Would an alarm go off if the flash drive was removed while the machine was on? What happens if someone pulls the plug? We simply don’t know. We only know that this port could be used to introduce malware. Also, there is nothing particularly unique about this flash drive. Anyone can buy them. In fact, it appears, from other sources, that if the same brand of flash drive is inserted in the port, no error messages will be triggered. This means that the drive could be exchanged with ones from the same company with pre-recorded results which will appear to be the actual results from that voting machine.

It should be noted that. after the voting has concluded, all of the flash drives from all of the machines are put into a special case before being  sent to be processed. The advisory rightly warns those in control of these drives to be cautious to “ensure compliance with chain of custody procedures throughout the election cycle.” In other words, if this case was swapped with one containing drives with preset vote tallies, the entire election could be compromised.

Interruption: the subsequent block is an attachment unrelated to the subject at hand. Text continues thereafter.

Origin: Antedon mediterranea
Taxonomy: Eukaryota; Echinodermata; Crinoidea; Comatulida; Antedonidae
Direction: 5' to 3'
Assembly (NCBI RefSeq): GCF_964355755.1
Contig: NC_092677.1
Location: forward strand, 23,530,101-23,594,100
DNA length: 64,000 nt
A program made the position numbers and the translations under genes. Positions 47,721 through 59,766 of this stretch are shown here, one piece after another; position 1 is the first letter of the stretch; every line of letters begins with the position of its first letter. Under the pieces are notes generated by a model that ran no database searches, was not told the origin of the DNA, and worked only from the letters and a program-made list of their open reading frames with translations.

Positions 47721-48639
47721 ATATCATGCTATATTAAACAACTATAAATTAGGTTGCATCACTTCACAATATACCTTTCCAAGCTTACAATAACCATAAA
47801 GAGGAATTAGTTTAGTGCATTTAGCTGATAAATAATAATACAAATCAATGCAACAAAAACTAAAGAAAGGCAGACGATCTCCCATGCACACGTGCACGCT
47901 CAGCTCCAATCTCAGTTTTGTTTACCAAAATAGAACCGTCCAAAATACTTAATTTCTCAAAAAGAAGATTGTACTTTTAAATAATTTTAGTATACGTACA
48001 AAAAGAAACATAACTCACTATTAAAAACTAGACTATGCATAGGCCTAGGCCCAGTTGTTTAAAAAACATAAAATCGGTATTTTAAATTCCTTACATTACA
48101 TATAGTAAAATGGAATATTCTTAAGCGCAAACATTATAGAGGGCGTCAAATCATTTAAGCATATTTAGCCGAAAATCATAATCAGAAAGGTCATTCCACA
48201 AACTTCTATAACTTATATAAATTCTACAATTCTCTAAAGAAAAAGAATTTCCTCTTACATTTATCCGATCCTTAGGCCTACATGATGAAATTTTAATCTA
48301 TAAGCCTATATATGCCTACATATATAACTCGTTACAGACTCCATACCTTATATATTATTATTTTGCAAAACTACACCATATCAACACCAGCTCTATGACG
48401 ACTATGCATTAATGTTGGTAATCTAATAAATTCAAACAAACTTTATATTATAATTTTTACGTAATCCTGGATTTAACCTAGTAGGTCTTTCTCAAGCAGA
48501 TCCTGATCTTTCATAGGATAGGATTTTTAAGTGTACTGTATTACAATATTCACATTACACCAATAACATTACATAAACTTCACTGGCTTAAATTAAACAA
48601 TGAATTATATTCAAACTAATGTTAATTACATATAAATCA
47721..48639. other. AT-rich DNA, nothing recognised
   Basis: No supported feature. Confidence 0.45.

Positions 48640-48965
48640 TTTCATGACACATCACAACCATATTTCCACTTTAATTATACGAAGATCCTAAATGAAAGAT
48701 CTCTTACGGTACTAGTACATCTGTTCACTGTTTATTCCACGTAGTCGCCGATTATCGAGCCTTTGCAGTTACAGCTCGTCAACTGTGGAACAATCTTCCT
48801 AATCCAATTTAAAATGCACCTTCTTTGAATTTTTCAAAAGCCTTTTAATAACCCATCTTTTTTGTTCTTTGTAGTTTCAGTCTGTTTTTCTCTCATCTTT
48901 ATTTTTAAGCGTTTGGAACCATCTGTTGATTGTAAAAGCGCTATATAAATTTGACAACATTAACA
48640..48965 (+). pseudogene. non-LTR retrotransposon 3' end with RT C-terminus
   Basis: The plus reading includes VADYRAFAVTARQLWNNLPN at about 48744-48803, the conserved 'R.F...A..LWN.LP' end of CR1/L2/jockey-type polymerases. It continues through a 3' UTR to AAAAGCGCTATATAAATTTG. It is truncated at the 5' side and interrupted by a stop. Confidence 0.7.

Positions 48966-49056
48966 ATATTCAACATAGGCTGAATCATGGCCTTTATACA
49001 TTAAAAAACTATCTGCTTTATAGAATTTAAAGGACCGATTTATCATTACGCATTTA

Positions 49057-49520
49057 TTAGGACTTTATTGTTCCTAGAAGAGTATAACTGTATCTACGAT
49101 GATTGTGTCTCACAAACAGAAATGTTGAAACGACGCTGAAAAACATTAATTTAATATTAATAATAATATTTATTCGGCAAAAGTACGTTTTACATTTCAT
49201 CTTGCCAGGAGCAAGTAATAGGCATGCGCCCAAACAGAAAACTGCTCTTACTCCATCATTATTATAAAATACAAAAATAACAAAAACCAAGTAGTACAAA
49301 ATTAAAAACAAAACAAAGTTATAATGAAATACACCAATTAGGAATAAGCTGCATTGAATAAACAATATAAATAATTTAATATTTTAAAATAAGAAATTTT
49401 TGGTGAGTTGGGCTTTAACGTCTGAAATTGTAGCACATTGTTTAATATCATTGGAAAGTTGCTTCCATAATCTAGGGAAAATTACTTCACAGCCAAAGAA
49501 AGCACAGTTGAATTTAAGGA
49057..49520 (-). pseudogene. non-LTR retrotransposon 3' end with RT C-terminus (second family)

Although these are possible scenarios, it would take a highly organized attack to take advantage of these vulnerabilities. A hacking group or an individual hacker could not do enough on their own to compromise an election based on these vulnerabilities. Only a nation-state, an associated intelligence agency, or an organized group of insiders would have the access and know-how to pull off an attack that would have enough scope to compromise an election. If that was the case in any previous election, these groups are smart enough to hide any evidence of their attack.

In conclusion, I would have to say that Dominion does a good job in making sure that elections using its machines produce valid results. Vulnerabilities exist and will likely continue to be found, however, for the moment, they can only be exploited by highly experienced individuals or insiders who have malicious intentions. But it is not only the company that needs to be vigilant. Access to the machines or their components needs to be strictly controlled throughout their production and deployment to ensure absolute election security.